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A personal lens collection

 

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A review of the author's lens collection.

 

Most people, as they give their first steps into the photography world tend to obsess over what camera to buy. As you mature into the hobby you realize that nowadays cameras are disposable, bound to obsolescence and outdated within a couple of years.  This wasn't always the case in photography's almost 200 years long  history. Today however, cameras are firmly planted in the consumer electronics domain and as such have a very short, ephemeral life. But then there's lenses. As most photographers learn sooner or later, lenses are the main factor determining the quality of your image (technically speaking of course; no lens will determine your compositional skills). Building a good collection of lenses is therefore much more important to your art than building a collection of cameras. With this in mind, I thought of showing readers the lenses I currently own along with my thoughts on each based on my personal experience with them. 

I shoot with Canon DSLR cameras primarily so this is decidedly a Canon lens collection. However, some of the third-party lenses I own are also available in other mounts (Nikon, Pentax, Sony, etc).

Canon EF-S 18-55mm f/3.5-f/5.6 IS - the "kit lens"

 

 

This is the lens that normally ships as a kit with current "Digital Rebel" models. Conventional wisdom has it that kit lenses are "cheap" and "optically inferior" so users should part away with them and buy "something better". While that might be true of some models, I take exception with this lens. To give you some perspective, I must first mention that I've also at one point owned the earlier (non IS) version of this lens when the original Digital Rebel (EOS 300D) first came-out. The new IS version is demonstrably better than the old version; much better. I've compared the two myself at multiple apertures and the difference was obvious. And tests performed at specialized lens review sites confirm my findings. This is actually a surprisingly sharp lens. The fact that this new model adds Image Stabilization (IS) is another major improvement over the older version. And the image stabilization is quite effective in my experience. Mind you, this lens is not without faults. Build quality is not very good as it is made with mostly plastic elements. Precise manual focusing is very difficult as the manual focus ring is very narrow and the movement is crude. On the other hand, one advantage of the "cheap", plastic construction of this lens is that it weighs very little. This is not an insignificant advantage for me as I like to travel light and find this lens very practical. And finally there's the "speed" issue. Admittedly this is a relatively 'slow" lens at f/3.5 - f/5.6. This might be an issue if you are looking for a lens for use in very low-light  conditions or want shallow depth of field for portrait work.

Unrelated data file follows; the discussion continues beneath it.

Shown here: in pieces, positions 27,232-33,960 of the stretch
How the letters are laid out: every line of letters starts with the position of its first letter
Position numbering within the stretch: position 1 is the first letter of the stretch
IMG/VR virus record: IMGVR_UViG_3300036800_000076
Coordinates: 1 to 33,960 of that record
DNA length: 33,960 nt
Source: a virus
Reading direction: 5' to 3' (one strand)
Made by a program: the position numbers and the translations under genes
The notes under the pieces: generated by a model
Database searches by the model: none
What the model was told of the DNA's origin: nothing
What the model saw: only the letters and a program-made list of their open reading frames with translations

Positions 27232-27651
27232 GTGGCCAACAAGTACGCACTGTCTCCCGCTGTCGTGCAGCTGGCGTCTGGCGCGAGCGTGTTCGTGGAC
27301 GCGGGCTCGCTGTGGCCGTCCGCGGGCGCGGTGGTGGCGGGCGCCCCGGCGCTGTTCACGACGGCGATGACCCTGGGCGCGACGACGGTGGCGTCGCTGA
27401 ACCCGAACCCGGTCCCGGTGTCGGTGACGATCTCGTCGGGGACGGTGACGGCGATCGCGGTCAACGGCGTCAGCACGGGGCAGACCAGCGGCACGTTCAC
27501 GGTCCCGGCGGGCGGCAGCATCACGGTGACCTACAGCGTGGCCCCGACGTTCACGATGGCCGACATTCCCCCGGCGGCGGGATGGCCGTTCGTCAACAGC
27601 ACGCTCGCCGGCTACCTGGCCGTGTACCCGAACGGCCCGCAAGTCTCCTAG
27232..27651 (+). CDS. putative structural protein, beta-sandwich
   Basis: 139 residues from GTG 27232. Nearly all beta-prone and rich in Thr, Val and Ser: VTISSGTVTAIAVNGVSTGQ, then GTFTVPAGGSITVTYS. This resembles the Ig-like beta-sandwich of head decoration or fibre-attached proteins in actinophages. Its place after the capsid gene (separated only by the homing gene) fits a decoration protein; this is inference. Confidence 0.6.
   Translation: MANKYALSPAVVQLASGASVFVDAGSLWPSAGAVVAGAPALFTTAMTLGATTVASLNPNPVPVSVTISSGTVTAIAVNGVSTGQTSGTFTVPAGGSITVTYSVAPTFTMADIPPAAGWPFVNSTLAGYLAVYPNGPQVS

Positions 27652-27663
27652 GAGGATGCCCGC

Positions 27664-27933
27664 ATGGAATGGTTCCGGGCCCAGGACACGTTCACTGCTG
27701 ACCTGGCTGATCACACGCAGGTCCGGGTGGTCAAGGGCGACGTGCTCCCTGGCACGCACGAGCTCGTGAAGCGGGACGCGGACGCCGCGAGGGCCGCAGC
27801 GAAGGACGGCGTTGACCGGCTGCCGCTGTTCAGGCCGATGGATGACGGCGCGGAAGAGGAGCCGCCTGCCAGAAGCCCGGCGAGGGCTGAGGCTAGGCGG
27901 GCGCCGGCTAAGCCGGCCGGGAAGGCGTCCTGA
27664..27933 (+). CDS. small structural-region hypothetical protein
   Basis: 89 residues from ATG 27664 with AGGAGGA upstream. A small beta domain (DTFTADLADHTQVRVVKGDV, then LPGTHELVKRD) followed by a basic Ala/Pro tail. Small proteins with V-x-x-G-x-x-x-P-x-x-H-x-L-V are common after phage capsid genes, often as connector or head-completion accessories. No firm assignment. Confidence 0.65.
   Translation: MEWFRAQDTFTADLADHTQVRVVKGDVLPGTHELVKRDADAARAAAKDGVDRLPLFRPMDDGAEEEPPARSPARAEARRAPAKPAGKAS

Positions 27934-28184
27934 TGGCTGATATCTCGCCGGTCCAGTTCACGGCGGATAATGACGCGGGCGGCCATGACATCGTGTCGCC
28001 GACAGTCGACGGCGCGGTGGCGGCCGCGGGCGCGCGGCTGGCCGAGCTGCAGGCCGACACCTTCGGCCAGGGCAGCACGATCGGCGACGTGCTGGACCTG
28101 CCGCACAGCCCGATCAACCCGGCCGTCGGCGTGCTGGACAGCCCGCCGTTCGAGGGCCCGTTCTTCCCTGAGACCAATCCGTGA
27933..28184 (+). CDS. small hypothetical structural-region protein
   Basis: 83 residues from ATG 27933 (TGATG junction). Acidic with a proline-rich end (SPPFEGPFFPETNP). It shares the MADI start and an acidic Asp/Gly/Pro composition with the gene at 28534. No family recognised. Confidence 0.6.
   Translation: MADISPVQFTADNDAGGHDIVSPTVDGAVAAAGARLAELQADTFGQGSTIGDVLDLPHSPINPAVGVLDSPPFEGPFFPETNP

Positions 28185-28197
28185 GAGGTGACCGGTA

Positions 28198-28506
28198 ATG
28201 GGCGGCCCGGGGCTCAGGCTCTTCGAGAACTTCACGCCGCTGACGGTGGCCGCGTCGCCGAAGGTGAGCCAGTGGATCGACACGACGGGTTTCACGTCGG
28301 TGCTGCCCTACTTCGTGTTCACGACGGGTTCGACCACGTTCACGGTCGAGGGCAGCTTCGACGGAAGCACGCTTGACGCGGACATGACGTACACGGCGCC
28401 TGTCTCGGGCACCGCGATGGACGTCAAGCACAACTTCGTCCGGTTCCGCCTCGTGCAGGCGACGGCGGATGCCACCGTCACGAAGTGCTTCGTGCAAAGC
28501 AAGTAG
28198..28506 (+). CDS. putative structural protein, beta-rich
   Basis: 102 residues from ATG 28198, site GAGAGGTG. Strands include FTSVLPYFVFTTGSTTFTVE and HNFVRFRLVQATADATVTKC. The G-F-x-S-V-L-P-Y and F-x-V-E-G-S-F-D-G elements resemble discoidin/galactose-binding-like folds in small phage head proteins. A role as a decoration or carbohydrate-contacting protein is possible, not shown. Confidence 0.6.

In summary, this lens is an excellent value for the money. With advancements in the number of megapixels in today's cameras (even entry-level models) I suspect camera manufacturers have to improve even their more affordable models so they can "resolve" the level of detail the modern sensors can achieve. Unless you already upgraded to a faster and (much) more expensive lens, this is one that you should get, specially bundled as a kit. For the $100 it costs you, you can hardly go wrong.

Sigma 10-20 mm f/4-5.6 EX DC HSM - the "wide-angle"

 

 

This is my wide-angle lens of choice. In an APS-C sensor format the 10-20 mm focal range corresponds to roughly 16-32mm (in 35mm equivalent terms) which is pretty wide. You can get some really interesting effects with wide-angle lenses and they are a lot of fun to use. By contrast with the lens reviewed above, this Sigma lens is very well built with quality materials and... you guessed it, quite heavy as a result. The filter size is 77mm so be prepared to buy an expensive polarizing filter to go with it. This is an HSM (Hypersonic Motor) lens so auto-focus is fast and silent in my experience. Regarding sharpness, I find this lens to be quite good, especially when stopped-down by one or two stops. Sigma recently launched a faster (f/2.8) version of this lens but reviews have showed that this older model is actually sharper. My only quibble with this lens is distortion. Not that I wasn't expecting distortion with such a wide-angle lens, that's to be expected. However, I wish the distortion was a bit more "well-behaved". The distortion near the 10mm end is quite complex (not a simple "barrel" distortion) and thus difficult to correct in post-processing. However, depending on your subject matter, this might not matter at all. I find that landscapes tend to be very "tolerant" of distortion. Architecture shots, not so much...

If you are considering buying a wide-angle lens this is a good bet, specially considering that the Canon "equivalent" (the Canon EF-S 10-22mm)  is almost twice the price at the time of writing.

Canon EF 50mm f/1.8 II - the "fast lens"

 

 

Whenever a beginner asks me what "other" lens they should get besides the kit lens that shipped with their first DSLR my answer is typically the Canon EF 50mm f/1.8. There is no better deal out there for such a "fast" lens, period. I also firmly believe that you haven't truly experienced the joy of using a large sensor DSLR until you get your hands in a very fast lens such as this one. When compared with the kit lens, the shallow depth of field you get with a f/1.8 aperture will improve your portraits and low-light shooting by orders of magnitude. Stopped down (at f/4 or so), the 50mm f/1.8 is also an extremely sharp lens. The only downside with this lens in my view is build quality (which is poor) and a somewhat noisy (but still quite fast) auto-focus motor. The bright side of this (no pun intended): it's extremely light and easy to carry around. All in all, this is a must-have lens in my book and the best part of it is, this is ironically the cheapest lens in Canon's line-up and can be had for less than $100 at most stores.